The recent wave of enforcement actions and tough exams has familiarized a growing number of bankers with an increasingly important supervisory tool — the strategic plan. A large fraction of the roughly 1,100 enforcement actions initiated in 2009 required the bank to submit a strategic plan. Requests for strategic plans are also increasingly common in informal enforcement actions and other supervisory situations.

Banks should approach a strategic-plan request as a challenge to current practices, rather than a mere formality. Such a request implies at least some doubt that the bank's current course is viable. Failure to respond to these doubts typically compounds a bank's troubles. It also squanders an opportunity to make the case for management's ability to steer the bank through the storm.

When we help banks prepare strategic plans, we often encounter misperceptions about their purpose and importance. Many banks don't take strategic-plan requests seriously enough. Others don't know how to make their strategic plan work for them rather than against them. Here are a few tips for avoiding the pitfalls that trip up others:

  • Avoid a defensive or self-congratulatory tone. Accept responsibility for shortcomings and express a genuine commitment to improvement. By showing some contrition, the bank can begin to rebuild trust with the supervisor.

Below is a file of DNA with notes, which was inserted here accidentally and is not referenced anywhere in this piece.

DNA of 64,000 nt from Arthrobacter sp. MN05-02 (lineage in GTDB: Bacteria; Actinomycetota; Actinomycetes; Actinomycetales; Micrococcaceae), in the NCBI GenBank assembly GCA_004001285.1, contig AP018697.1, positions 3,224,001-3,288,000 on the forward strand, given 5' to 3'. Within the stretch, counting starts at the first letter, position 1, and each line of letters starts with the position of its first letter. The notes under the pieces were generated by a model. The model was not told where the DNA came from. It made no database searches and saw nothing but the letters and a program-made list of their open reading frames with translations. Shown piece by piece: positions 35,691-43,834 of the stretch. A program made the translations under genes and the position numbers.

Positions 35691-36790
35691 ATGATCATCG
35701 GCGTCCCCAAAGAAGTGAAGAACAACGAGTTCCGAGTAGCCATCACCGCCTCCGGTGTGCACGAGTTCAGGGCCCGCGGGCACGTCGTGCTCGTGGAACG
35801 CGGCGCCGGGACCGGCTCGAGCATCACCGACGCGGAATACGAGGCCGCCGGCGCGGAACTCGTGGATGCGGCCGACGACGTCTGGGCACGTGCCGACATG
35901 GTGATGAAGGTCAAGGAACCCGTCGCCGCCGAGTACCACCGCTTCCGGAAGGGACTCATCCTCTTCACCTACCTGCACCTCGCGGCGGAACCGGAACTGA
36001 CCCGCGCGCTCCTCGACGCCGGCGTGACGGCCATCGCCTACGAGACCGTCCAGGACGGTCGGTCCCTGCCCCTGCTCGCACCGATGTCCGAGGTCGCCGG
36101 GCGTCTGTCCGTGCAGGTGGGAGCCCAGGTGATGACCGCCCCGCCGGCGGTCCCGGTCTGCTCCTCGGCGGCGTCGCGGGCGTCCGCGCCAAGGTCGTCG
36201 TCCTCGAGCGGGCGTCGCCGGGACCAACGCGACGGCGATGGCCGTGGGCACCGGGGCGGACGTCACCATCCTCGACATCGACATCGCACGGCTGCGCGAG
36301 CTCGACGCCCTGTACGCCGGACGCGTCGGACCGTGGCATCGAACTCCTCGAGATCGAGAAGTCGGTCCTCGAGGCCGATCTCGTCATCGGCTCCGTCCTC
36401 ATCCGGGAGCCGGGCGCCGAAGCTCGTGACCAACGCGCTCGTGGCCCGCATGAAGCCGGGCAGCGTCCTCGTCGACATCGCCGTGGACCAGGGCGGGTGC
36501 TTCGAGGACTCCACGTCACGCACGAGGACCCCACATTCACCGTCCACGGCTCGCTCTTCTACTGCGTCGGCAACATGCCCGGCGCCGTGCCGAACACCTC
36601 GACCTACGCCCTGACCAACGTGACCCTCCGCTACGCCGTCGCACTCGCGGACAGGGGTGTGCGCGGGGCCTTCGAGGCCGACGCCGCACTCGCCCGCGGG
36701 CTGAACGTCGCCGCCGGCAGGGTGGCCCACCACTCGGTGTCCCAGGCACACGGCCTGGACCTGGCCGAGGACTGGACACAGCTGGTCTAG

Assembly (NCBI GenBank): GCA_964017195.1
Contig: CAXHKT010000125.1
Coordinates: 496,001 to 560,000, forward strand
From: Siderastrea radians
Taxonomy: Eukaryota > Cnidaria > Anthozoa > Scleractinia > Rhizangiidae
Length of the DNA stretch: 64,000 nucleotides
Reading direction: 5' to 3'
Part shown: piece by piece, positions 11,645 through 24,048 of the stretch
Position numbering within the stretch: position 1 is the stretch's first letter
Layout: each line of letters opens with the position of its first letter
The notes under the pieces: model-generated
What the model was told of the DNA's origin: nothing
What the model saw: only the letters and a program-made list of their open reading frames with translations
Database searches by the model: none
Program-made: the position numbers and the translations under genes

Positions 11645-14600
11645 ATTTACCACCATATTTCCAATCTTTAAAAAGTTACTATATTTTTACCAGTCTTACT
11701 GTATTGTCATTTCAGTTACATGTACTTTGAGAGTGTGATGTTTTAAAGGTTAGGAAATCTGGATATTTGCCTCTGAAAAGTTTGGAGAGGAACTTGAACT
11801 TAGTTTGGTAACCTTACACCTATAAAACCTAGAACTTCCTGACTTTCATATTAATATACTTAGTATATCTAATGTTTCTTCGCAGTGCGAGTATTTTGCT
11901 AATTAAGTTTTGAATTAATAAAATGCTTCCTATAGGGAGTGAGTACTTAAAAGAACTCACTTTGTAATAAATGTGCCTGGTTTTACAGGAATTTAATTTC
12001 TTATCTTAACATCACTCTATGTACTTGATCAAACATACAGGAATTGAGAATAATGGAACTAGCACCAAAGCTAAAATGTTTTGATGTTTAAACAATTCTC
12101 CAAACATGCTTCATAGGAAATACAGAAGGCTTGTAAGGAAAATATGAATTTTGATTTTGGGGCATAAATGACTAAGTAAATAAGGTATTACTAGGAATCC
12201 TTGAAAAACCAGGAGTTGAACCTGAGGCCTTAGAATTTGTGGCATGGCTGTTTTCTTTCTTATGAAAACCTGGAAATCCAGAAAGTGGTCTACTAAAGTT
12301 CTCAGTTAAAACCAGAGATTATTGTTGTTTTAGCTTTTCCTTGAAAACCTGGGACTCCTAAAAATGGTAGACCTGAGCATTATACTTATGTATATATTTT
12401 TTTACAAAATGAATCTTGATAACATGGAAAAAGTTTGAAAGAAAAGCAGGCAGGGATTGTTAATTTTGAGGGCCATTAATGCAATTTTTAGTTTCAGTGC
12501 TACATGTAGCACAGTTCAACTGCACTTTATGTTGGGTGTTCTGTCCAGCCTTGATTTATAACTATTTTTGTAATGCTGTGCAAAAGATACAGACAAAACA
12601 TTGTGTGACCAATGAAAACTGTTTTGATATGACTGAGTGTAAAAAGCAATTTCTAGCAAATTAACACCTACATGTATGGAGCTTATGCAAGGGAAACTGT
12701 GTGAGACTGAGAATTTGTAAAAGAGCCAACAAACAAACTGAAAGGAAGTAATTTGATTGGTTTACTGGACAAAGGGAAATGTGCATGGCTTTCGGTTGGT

• Avoid excessive optimism. Financial projections should be positive, but they must also be credible and leave a reasonable margin for error. Failure to meet self-imposed benchmarks requires explanation and may raise additional concerns. Exceeding expectations does not.
  • Address in detail the specific issues that worry the supervisors. Explain in concrete terms, and with specific timetables, how the bank will accomplish what might seem challenging to a skeptical reviewer. Make sure this plan is consistent with current supervisory policy and avoids regulatory hot buttons.
  • Avoid excessive detail on topics that are not at issue. Yielding to the temptation to emphasize what works risks distracting readers from the main message. It can also unnecessarily create self-imposed benchmarks the bank then has to meet.
  • Ensure the strategic plan is consistent with all the other documents the bank is submitting. Ideally, all submissions should be tied together with common themes and speak to the bank's broader strategy for addressing its supervisors' concerns.
  • Follow through. After submission, adhere to the strategy absent material changes in the bank's operating environment. Board involvement in the plan's implementation is critical. A readiness to discuss developments with supervisors and make adjustments based on supervisory input also goes a long way.

As strategic plans grow in importance as a supervisory tool, they deserve increasing levels of care and attention from bank management and boards. Getting a strategic plan wrong can lead to escalating enforcement actions and continued erosion of the supervisory relationship. Getting it right can help resolve regulatory troubles and give the bank a fresh start.

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